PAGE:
8 Comments Family & de facto law, financial agreements, consent orders
I think you'll probably find that your ex's mother is within her rights to give your mother & sister 90 days notice to vacate.
The caveats may help to a point but you would be better off looking into seeking an injunction to prohibit the sale or distribution of assets IMO
Are you contributing anything towards any mortgages yourself?
Hi - the eviction is more of a consumer law thing than family law I believe; your husband is not the legal owner of the property even though he may be paying the mortgage and you may be able to claim some of that property as part of the joint property pool.
[quote]Reasons for at least 90 days notice to vacate
Please note â€“ if you give notice under S261 or S262 in the case
of a fixed term tenancy, S266 of the Act states that the reasons
for a 90 day notice cannot be used to shorten an agreed fixed
term tenancy agreement.
A notice given under S261 cannot be used to retaliate against
tenants exercising their legal rights or saying they will do so.
261(1)&(3)(a)â€“end of a fixed term tenancy of 6 months or
we have a fixed term tenancy agreement of 6 months or
more which ends on the termination date.*
262(1)â€“tenant no longer eligible
you are no longer eligible to rent the premises from the
landlord which is a public statutory authority.[/quote]
I'm assuming they did not have a lease agreement but have been there for longer than 6 months.
[QUOTE=rtop2004] Isn't caveat going to stop them from selling it? what is IMO??[/QUOTE]
IMO = In My Opinion.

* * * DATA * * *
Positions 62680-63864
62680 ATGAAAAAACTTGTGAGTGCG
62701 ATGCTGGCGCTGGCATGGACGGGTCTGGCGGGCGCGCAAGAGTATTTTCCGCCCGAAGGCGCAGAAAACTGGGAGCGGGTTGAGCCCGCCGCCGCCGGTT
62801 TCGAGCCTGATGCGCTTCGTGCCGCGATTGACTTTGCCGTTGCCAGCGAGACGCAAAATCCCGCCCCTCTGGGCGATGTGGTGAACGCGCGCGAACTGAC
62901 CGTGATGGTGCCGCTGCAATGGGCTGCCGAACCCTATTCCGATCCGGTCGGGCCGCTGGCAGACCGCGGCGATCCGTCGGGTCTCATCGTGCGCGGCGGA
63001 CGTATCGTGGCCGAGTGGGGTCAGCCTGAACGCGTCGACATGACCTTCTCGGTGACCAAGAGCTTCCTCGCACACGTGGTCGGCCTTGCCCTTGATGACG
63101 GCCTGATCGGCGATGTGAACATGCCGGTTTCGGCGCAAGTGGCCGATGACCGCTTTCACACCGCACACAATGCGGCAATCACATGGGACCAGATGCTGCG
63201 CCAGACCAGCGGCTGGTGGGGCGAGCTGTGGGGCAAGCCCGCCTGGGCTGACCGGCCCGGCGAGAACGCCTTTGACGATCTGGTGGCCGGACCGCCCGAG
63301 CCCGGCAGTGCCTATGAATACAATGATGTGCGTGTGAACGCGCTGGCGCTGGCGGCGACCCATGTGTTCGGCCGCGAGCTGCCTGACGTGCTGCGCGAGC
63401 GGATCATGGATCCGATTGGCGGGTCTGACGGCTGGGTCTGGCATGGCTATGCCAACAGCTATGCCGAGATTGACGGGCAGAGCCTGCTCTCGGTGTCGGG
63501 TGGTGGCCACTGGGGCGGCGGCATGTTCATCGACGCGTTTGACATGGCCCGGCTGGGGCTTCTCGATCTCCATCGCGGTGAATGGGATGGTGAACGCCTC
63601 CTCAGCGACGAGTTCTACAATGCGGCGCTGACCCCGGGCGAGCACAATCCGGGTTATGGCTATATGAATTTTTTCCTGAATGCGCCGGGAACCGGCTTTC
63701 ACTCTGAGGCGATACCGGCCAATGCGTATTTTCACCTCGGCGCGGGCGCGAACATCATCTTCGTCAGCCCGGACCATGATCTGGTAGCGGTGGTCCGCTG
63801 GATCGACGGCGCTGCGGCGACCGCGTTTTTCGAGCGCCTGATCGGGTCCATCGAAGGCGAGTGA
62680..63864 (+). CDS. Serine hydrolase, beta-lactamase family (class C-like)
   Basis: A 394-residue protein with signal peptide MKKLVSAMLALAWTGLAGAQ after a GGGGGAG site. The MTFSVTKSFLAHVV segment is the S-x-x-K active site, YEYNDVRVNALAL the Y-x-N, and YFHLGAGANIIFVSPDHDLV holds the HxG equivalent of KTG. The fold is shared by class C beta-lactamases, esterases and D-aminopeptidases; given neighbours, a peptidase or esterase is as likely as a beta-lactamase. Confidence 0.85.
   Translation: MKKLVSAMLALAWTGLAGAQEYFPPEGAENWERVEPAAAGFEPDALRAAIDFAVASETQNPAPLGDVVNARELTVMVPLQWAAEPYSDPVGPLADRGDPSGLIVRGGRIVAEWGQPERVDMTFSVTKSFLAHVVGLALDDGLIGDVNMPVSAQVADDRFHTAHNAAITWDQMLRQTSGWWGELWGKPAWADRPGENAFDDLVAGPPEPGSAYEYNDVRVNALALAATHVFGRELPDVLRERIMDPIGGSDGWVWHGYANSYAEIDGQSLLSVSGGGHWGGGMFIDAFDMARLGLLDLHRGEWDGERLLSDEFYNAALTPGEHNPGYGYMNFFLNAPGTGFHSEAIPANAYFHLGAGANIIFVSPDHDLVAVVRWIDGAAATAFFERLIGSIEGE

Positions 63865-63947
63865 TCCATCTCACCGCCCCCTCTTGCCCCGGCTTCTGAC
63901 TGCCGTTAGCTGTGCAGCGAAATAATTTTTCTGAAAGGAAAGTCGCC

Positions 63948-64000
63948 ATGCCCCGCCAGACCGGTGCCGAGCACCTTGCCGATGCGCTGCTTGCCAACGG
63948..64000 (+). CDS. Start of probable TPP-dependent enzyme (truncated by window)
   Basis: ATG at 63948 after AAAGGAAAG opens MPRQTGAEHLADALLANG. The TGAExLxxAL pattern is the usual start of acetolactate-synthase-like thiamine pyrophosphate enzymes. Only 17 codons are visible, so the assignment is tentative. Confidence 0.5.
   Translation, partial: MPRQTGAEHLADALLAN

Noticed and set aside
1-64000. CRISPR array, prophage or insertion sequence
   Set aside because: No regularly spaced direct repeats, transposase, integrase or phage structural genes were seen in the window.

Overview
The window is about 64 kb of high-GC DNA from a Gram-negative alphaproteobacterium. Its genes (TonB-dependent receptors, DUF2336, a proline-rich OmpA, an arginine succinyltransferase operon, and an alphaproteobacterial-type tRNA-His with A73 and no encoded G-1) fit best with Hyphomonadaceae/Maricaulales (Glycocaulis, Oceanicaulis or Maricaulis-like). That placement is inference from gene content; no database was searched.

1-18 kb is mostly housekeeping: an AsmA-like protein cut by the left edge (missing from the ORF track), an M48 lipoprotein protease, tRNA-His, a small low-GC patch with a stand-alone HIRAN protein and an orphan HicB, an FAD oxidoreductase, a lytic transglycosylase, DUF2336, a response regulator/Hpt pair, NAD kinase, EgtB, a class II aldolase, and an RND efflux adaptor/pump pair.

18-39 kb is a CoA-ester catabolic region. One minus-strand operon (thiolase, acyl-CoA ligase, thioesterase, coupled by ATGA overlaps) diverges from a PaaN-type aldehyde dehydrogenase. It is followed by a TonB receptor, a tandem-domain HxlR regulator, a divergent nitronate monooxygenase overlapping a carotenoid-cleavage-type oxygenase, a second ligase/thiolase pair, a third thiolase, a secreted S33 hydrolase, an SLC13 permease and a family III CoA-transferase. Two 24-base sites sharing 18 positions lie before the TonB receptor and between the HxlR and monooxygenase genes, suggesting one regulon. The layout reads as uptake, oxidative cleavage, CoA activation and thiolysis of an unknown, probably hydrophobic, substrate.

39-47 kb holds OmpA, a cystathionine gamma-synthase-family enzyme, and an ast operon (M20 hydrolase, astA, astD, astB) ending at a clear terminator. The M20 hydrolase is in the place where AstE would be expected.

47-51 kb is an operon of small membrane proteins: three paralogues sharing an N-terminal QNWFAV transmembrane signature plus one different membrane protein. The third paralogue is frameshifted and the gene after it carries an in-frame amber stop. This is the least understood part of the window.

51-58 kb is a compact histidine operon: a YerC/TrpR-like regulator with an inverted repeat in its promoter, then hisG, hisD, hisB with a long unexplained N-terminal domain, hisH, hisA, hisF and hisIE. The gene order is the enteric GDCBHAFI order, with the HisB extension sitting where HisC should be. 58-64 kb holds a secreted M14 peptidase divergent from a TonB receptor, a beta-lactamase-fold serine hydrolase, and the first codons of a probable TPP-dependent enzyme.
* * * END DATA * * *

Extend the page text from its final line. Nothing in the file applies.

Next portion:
A caveat basically means that before any other party can register an interest in the property you will be notified. Your ex may well make an application for a lapsing notice. If he does this you will have 21 days after being served in which to obtain a supreme court order extending your caveat & this must be given to give the land titles office.
A better way would be to seek an injunction preventing the disposal of, or any encumbrance placed upon any property with out your consent. If you already have a property settlement filed with the courts, you may make an application in a case for an injunction.
Otherwise I recommend you see a family law solicitor to initiate a settlement along with an application for interim orders including an injunction & a look at possible spousal maintenance in the interim as well.
It is dependent upon both of your incomes and the number of nights care each party has.
this will give you an idea of what you are due in CSA payments.
You may be able to request spousal payments from him as well in the interim - however forcing him to do so would require a court order.
Spousal maintenance requires you to show a need for more money and for him to have available money. If there is a complex financial setup, this may be difficult to bring forwards and may be easy for him to spread uncertainty around your financial state etc.
Getting him to agree to a value for spousal maintenance would be the simplest.
EDIT... To make clickable link
jaazzz 2012-11-01 17:12:48